4. Regularly get your codes tested and audited by experienced professionals.
Foreseeing everything that comes with developing a smart contract is impossible. Therefore, it is a must to run preliminary tests to take care of its security.
Using different testing options is a great way to cover basic contract functionality and release it on the test network first. We carry out both manual and automated tests.
There’s a reason why ImmuneBytes is considered to be a credible smart contract auditing company. It is because we are home to over 15+ web 3.0 cybersecurity professionals who have assessed more than $4.1B on chain value in just two years!
Security audits play a pivotal role in ensuring the high-level security of smart contracts. The reason behind this is that professional auditors carry out this process. They find the vulnerabilities and help you fix and optimize them with their recommendations.
5. Employ additional testing tools
There is no harm in using additional testing tools. For every blockchain, we have a different set of tools that are specific to that network.
Here is a list of the most popular testing tools for Ethereum.
- Test coverage analyzers
- Symbolic execution
- Formal verification
These are the top 5 ways to keep your smart contracts secure. If you make sure to follow these steps, then you can save yourselves from several hacks.
What If Your Smart Contracts Are Not Secure?
Knowing the vitality of keeping your smart contracts safe, it is time to look on the other side of the grass. Here are some potential risks your business might encounter if your smart contracts are not secure.
- Code vulnerabilities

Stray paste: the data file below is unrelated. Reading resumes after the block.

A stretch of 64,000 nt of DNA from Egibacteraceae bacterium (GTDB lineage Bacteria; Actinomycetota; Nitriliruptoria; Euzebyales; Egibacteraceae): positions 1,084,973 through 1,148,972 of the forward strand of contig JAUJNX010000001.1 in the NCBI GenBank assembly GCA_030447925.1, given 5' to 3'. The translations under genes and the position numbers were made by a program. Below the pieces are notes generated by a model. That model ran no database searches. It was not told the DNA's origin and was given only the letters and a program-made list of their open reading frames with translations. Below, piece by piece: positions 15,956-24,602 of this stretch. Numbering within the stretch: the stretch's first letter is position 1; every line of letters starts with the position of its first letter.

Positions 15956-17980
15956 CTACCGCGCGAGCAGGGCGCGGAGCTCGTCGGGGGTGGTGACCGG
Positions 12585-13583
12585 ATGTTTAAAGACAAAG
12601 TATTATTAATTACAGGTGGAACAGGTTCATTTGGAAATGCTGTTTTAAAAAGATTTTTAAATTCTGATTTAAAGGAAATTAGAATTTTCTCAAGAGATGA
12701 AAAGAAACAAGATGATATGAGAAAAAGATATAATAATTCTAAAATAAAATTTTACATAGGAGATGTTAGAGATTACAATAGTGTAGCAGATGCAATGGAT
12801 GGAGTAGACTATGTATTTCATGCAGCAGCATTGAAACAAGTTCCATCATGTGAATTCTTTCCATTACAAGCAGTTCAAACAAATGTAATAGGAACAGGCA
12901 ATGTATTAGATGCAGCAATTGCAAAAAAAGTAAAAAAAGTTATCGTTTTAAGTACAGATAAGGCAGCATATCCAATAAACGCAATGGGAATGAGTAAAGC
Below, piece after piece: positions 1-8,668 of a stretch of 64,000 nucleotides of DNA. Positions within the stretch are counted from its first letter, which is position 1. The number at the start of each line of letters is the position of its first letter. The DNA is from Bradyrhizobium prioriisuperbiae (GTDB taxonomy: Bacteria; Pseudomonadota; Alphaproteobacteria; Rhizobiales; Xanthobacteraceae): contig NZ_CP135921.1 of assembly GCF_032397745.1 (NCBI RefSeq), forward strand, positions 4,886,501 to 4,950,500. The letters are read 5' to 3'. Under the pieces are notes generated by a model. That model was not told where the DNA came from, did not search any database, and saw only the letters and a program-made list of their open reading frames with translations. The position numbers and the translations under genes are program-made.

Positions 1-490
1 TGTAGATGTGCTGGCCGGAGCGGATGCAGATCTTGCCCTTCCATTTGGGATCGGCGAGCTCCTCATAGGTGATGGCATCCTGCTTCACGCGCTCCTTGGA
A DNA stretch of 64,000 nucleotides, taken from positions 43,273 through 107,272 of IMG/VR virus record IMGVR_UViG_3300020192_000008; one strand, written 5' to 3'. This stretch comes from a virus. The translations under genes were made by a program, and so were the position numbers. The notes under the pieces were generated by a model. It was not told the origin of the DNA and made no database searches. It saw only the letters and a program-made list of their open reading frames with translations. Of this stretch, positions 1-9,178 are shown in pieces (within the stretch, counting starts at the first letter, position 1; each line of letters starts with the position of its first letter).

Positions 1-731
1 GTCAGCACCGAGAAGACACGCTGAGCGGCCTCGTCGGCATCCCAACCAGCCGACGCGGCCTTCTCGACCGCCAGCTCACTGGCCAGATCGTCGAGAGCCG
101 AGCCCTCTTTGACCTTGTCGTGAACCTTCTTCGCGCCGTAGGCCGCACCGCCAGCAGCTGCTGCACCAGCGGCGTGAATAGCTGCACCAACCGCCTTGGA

- Lost funds
- Lack of smart contract logic
- Inefficient access control
Of course, you would want to avoid these risks, wouldn’t you? So, if you’ve finally decided to utilize blockchain technology for your business, ensure to hire the best blockchain audit firm with just the right experts to take care of your smart contracts.
Smart contracts are a well-liked solution with several advantages: they are reliable, precise, and more economical than conventional legal contracts. However, a smart contract is susceptible to coding flaws and undiscovered vulnerabilities like any other program.
The blockchain network you deal with, the programming language you employ, and the testing tools you utilize are just a few of the numerous variables that might impact a smart contract’s security. Follow industry best practices for the specific language and platform you’re using, test your contract before publishing the final version, and you can increase the security of smart contracts.
Understood how to make smart contracts ‘smarter‘?
Our team of skilled blockchain developers and security testers at ImmuneBytes can assist you in enhancing the security of smart contracts on any platform. Contact us, and we’ll respond to you right away.
The Poly Network attack that resulted in the loss of $611M was due to compromised smart contracts! It’s high time to secure your smart contracts. Learn more.